Postdoctoral researcher Franziska Hoerbst and Dr Melissa Tomkins are pioneering new computational-based techniques to track the root to shoot voyage of long-distance signalling molecules through plants.
Here the John Innes Centre researchers explain how in collaboration with German-based colleagues in PLAMORF they have made an important breakthrough in this fascinating area of research.
Communication and coordination are key for the existence of life. If we as humans want to work in a team to address a specific goal, we need to talk to each other.
The same kind of thing happens at cellular levels. All cells, from bacteria living in colonies, to billions of cells making up hundred-metre-high trees are talking to each other. If living cells want to work together, they need to communicate.
In humans, we send fast signals through the body in our nervous system to coordinate movement. Slower signals are sent through our hormonal system controlling hunger and other desires. These are communication systems that are based on the transport of signalling molecules.
We know less about this kind of signalling and communication in plants. But it has been shown that there are mobile molecules, even macromolecules like proteins and messenger RNAs (mRNA), that travel throughout the whole plant.
So, an mRNA produced in the root can leave the cell and go through the vasculature of the plant and can then be detected in a leaf.
This raised the question which we and our collaborators are trying to address: are macromolecules such as mobile RNAs part of a communication system?
A breakthrough came when it was shown that on a genomic scale high numbers of mobile RNAs were leaving the cell to travel from root to shoot, and back again through the plant vascular system.
Just as we scan space using detectors, scientists are also developing detection systems that zoom deeply into living organisms on earth.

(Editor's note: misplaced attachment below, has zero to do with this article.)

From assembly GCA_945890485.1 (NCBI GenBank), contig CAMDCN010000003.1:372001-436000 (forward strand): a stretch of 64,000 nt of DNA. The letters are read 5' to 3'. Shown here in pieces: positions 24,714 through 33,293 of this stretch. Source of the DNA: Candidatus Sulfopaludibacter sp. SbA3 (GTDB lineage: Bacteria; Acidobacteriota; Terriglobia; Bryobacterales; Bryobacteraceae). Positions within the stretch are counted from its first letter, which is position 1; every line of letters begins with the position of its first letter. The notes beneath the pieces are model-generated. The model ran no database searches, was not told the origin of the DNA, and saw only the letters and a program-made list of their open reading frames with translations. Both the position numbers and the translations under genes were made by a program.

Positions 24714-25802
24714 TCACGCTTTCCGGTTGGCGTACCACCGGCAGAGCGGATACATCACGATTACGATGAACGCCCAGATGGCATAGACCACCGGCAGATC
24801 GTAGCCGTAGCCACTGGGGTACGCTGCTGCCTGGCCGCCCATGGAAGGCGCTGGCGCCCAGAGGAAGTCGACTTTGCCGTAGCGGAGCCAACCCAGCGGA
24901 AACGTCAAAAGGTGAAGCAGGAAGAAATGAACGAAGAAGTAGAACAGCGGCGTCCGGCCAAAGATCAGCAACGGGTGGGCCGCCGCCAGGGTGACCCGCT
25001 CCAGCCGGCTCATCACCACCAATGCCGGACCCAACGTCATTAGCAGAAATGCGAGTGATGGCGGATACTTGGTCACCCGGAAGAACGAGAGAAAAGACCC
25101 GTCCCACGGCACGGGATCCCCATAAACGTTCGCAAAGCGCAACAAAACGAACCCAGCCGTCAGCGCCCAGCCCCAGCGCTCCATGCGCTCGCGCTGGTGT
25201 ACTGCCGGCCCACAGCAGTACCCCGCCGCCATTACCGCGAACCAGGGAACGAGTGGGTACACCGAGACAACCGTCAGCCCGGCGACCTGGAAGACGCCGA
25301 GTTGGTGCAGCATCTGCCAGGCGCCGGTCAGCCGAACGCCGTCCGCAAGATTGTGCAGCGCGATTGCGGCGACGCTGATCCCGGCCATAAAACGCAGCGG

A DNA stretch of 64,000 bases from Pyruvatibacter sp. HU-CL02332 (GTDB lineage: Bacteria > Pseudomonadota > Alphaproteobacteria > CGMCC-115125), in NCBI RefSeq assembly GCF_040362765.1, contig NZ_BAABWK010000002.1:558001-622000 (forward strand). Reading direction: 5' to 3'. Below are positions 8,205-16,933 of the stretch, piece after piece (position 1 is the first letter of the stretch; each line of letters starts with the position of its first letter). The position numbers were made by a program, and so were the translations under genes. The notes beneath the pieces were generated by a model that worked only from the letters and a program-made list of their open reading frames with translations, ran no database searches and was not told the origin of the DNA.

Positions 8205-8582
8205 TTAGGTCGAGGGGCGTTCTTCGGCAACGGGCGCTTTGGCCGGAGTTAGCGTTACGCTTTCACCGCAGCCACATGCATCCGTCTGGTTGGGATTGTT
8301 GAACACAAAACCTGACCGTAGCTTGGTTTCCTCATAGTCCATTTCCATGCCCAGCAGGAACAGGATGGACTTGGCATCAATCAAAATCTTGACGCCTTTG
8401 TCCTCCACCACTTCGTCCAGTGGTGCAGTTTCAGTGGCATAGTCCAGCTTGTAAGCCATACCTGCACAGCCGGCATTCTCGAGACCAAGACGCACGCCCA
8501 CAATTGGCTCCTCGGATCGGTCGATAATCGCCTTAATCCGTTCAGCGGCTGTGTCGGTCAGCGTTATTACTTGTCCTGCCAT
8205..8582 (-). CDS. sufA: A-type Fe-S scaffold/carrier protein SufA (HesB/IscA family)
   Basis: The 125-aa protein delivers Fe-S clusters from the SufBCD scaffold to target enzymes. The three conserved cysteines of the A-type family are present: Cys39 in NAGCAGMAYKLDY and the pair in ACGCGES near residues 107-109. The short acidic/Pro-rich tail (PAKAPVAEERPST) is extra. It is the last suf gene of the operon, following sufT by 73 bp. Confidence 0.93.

That’s how we want to find out which plant communication systems there are and if some of them use macromolecules to convey messages about important developmental aspects such as nutrient availability or flowering time.
However, whether it’s scanning the sky or using computational methods to trace mobile RNAs, these detection systems both face the challenge of collecting a lot of “noise” – information that looks like what you are looking for but is in fact an error caused by the limitations of technology.
There is always the risk of interpreting something as a signal, which is a detection error.
This problem is highlighted in the process of tracking plant mobile RNAs using modern sequencing techniques.
To trace RNAs going from one part of the plant to another, researchers in the PLAMORF collaboration use a technique that involves grafting together two plants which are genetically almost identical, apart from some point mutations.
Grafting is a way of shedding light on long distance signalling in plants because it allows researchers to trace RNAs leaving the cells from one plant travelling from the root, across the graft to the shoot in the other plant.
However, for this technique to work, researchers must be able to distinguish between a mutation in a mobile RNA and what might be an error in the computational sequence readout.
Sequencing techniques, while incredibly precise are not error free, so in the past plant researchers did not know if they were looking at a sequencing error or a signal for a long-distance mobile RNA?
This was the nature of the problem addressed in our study which appeared in Royal Society Interface in which we developed a novel statistical model to help differentiate errors from signals in the detection of travelling macromolecules in plants.
The new method uses the power of Bayesian statistics (a branch of statistics) as part of a software package that examines datasets collected for mobile RNA detection. Researchers then get a probability of whether what they are looking at is noise or a mobile RNA.
This method of filtering out statistical errors exhibited near faultless performance on simulated datasets over a wide range of parameters as well as controlled experiments using real data.
The study reveals that a handful of carefully derived equations can drastically improve the accuracy of a detector. The results are stunning! We believe the same methodology will find wide applications in other areas where detecting signals where noisy data is a challenge.
The development of this new method was a true team effort between experimental biologists and computational scientists who are now able to explore their research questions with better data than ever before.
Great things can happen if communication works – that’s another conclusion of our study.
PLAMORF is an international research collaboration between the John Innes Centre in the UK, the Max Planck Institute for Plant Physiology and the University of Hamburg, both in Germany, was awarded an ERC (European Research Council) Synergy grant.